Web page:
Benefits and Barriers to Implementation of Statistical Review at a Veterinary Medical Journal: A Mixed-Methods Study

Alexandra Winter,1,2 Nicola Di Girolamo,3 Michelle Giuffrida4


To describe implementation of a statistical review process at a veterinary medical journal and perceived barriers to journal-wide adoption of this process.


In 2013 the Journal of the American Veterinary Medical Association assembled a group of experienced biostatistician reviewers, and 1 editor piloted a new statistical review process with the goal of achieving coordinated statistical review of all peer-reviewed manuscripts that included data. A collaborative approach was emphasized to maximize compliance. Other journal editors continued to request statistical review on an ad hoc basis, with biostatisticians made available to all editors starting in 2014. Peer review software was used to collect data on submission rates, numbers of statistical reviews, and turnaround times from editors and statistical reviewers. Qualitative data on perception of and barriers to implementation were collected from a convenience sample of authors, editors, and statistical reviewers.


Between 2013 and 2015, 2,198 manuscripts were submitted, including 1,021 primary research studies; 725 (71%) were sent for peer review, and 390 (38%) were accepted for publication. One hundred seven manuscripts underwent statistical review by 27 individuals (11 new statistical reviewers), totaling 166 statistical reviews (1-3 rounds). Ninety statistically reviewed primary research studies (84%) were accepted; of these, 61 (57%) were handled by the pilot editor, with the remainder handled by 6 other editors. For 2013-2015, the median time to final decision for primary research articles for the pilot editor was 242 days (interquartile range, 65-527 days) vs 70 (interquartile range, 19-300) days overall. In qualitative responses, authors and statistical reviewers favored the process, despite increased time, effort, and communication required. Editors recognized the value added by the process but declined to endorse implementation of coordinated statistical review on a journal-wide basis. Perceived barriers to journal-wide adoption included increased editorial workload, resource limitations, increased turnaround time, and a belief that editors and standard peer reviewers could typically identify many statistical issues.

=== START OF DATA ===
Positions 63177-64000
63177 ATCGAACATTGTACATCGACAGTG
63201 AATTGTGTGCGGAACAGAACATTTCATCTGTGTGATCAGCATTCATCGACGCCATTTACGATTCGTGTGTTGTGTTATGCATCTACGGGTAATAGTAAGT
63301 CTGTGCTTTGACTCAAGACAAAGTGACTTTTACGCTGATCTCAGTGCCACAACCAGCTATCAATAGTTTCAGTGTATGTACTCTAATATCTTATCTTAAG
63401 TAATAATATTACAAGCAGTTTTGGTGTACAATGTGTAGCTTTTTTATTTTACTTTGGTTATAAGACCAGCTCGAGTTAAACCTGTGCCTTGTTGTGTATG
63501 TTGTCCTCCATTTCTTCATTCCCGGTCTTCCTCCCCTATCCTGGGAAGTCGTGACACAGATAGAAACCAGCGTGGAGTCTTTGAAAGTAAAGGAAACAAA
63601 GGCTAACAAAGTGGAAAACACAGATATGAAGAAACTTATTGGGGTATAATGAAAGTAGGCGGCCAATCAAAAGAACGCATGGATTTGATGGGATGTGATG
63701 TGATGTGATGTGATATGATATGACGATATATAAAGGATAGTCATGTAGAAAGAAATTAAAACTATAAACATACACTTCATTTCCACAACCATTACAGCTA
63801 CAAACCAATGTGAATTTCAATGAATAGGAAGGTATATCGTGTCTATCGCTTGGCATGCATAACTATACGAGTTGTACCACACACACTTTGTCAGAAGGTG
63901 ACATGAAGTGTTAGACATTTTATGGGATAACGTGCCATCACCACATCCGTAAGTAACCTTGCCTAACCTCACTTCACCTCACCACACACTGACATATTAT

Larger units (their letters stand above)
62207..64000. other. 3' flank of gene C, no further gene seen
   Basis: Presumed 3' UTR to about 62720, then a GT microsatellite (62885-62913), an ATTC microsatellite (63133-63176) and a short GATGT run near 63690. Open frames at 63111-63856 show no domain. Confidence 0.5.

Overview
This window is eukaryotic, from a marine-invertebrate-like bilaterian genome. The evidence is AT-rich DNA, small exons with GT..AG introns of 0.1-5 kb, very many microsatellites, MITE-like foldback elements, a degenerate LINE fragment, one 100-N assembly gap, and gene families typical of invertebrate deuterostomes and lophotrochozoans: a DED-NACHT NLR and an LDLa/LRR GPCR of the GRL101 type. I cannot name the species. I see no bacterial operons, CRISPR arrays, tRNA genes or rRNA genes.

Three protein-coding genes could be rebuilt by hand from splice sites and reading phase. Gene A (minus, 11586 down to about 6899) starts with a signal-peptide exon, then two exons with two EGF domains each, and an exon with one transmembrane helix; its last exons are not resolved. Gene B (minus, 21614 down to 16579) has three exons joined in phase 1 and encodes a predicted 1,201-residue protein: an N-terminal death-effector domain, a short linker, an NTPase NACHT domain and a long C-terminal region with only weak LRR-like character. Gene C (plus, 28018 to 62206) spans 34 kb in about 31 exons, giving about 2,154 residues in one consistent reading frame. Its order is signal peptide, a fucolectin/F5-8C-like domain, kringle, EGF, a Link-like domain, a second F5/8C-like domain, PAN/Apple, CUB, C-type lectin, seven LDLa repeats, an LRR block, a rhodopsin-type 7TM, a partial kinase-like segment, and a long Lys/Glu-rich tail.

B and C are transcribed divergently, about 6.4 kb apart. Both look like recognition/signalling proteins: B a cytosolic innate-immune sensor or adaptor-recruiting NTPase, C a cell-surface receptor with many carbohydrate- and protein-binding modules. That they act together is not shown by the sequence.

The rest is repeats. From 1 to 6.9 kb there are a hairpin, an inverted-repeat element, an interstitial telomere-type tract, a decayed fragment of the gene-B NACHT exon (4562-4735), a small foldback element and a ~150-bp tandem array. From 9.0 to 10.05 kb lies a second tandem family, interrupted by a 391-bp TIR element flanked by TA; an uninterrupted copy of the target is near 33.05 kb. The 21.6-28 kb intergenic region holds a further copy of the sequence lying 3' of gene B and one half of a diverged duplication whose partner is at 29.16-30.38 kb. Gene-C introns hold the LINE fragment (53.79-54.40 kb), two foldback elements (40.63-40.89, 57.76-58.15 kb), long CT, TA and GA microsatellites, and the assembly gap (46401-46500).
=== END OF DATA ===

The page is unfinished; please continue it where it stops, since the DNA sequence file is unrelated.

The Journal of the American Veterinary Medical Association was able to implement a process of statistical review. Considerable communication by the pilot editor with authors and statistical reviewers facilitated implementation but also contributed to increased turnaround time, representing a logistical barrier. Authors indicated that statistical review improved their manuscripts. However, journal editors did not reach consensus on the need for a policy of journal-wide statistical review. These results illustrate the difficulty in balancing efforts to improve quality and transparency of reporting with expediency concerns and established editorial processes.

1Journal of the American Veterinary Medical Association, Schaumburg, IL, USA, awinter@avma.org; 2American Veterinary Medical Association, Schaumburg, IL, USA; 3EBMVet, Cremona, Italy; 4Department of Surgical and Radiological Sciences, School of Veterinary Medicine, University of California-Davis, Davis, CA, USA

Conflict of Interest Disclosures:

None reported.


No external funding was provided for this study, which was conducted on a voluntary basis. Contribution of time and resources came from the American Veterinary Medical Association.